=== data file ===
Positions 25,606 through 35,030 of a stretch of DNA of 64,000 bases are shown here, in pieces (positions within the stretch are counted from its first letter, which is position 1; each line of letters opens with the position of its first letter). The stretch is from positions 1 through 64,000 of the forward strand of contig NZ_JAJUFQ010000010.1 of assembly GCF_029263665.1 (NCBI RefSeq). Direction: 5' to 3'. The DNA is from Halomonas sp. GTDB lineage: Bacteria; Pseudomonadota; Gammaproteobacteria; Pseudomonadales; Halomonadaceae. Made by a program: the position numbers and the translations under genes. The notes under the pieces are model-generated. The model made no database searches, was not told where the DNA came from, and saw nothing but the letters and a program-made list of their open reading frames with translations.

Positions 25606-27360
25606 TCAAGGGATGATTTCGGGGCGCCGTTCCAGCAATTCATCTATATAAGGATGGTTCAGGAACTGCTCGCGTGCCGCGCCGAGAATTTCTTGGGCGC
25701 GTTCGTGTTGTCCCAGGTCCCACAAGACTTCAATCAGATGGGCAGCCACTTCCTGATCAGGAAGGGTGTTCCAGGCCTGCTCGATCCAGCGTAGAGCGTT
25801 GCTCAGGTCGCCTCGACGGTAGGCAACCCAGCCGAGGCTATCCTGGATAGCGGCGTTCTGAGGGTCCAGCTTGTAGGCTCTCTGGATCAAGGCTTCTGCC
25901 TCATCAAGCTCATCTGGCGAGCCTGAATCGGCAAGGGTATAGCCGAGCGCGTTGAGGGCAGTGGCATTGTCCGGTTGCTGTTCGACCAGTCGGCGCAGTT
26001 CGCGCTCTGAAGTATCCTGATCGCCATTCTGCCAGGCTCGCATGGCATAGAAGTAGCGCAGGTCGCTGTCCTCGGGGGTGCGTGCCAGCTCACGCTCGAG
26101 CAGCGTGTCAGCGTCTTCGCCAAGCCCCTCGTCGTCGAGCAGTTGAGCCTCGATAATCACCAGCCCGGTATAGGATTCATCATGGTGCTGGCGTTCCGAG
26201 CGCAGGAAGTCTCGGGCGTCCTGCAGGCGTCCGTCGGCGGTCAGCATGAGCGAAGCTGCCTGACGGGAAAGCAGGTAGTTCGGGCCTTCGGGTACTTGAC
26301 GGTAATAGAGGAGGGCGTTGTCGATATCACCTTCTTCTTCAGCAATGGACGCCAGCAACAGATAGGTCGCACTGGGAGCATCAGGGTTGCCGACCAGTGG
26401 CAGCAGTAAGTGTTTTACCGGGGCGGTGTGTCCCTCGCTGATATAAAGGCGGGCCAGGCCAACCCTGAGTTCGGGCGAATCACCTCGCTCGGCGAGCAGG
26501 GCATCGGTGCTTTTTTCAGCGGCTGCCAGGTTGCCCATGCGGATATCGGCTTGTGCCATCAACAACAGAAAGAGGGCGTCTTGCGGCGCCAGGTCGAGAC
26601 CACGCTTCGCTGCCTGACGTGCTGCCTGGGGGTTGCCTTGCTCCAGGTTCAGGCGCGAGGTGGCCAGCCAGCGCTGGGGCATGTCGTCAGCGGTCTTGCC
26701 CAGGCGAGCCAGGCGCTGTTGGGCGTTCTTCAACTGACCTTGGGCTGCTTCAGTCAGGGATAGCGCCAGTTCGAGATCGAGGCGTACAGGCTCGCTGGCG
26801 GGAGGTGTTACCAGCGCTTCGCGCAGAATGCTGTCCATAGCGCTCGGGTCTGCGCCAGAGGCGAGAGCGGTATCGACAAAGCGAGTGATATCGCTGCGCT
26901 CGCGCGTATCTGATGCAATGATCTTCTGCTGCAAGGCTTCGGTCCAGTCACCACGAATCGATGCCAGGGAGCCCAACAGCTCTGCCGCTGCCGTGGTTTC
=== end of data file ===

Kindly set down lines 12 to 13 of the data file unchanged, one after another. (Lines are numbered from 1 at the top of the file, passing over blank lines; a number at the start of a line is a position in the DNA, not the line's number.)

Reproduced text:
26501 GCATCGGTGCTTTTTTCAGCGGCTGCCAGGTTGCCCATGCGGATATCGGCTTGTGCCATCAACAACAGAAAGAGGGCGTCTTGCGGCGCCAGGTCGAGAC
26601 CACGCTTCGCTGCCTGACGTGCTGCCTGGGGGTTGCCTTGCTCCAGGTTCAGGCGCGAGGTGGCCAGCCAGCGCTGGGGCATGTCGTCAGCGGTCTTGCC